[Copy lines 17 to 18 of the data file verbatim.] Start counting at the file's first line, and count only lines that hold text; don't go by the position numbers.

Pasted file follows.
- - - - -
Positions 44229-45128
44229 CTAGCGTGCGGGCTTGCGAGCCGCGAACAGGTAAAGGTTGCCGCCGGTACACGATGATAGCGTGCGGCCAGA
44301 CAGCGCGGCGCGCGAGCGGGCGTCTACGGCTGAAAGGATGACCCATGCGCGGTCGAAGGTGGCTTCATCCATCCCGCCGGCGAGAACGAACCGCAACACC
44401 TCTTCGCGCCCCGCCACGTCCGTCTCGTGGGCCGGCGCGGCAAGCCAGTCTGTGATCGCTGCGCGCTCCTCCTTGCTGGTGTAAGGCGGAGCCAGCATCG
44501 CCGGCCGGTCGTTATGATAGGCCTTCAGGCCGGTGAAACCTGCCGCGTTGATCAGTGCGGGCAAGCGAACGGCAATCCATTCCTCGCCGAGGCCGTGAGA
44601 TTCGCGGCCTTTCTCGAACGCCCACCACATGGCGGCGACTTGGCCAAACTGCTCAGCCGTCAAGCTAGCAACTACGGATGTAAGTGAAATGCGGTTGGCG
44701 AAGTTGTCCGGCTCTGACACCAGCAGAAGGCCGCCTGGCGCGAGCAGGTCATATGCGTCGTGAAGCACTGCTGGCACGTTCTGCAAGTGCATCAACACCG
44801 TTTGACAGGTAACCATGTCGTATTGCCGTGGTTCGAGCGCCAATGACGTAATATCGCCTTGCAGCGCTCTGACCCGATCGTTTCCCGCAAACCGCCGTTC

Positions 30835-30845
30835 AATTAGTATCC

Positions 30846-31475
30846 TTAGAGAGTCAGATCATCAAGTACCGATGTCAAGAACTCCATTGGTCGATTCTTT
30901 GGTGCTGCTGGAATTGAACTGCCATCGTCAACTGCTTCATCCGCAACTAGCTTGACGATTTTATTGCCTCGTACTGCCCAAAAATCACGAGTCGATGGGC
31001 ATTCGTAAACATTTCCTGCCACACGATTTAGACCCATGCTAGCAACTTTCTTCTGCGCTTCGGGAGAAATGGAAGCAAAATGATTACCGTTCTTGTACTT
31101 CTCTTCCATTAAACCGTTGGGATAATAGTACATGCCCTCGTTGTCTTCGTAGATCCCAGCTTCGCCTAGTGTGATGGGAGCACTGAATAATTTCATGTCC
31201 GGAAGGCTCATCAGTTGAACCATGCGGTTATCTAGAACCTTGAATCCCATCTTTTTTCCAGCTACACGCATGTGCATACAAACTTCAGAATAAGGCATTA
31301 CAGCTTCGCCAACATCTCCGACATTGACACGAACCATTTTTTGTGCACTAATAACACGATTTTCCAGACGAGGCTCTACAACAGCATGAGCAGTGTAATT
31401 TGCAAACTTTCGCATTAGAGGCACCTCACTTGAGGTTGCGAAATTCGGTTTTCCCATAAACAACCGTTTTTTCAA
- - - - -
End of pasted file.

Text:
31301 CAGCTTCGCCAACATCTCCGACATTGACACGAACCATTTTTTGTGCACTAATAACACGATTTTCCAGACGAGGCTCTACAACAGCATGAGCAGTGTAATT
31401 TGCAAACTTTCGCATTAGAGGCACCTCACTTGAGGTTGCGAAATTCGGTTTTCCCATAAACAACCGTTTTTTCAA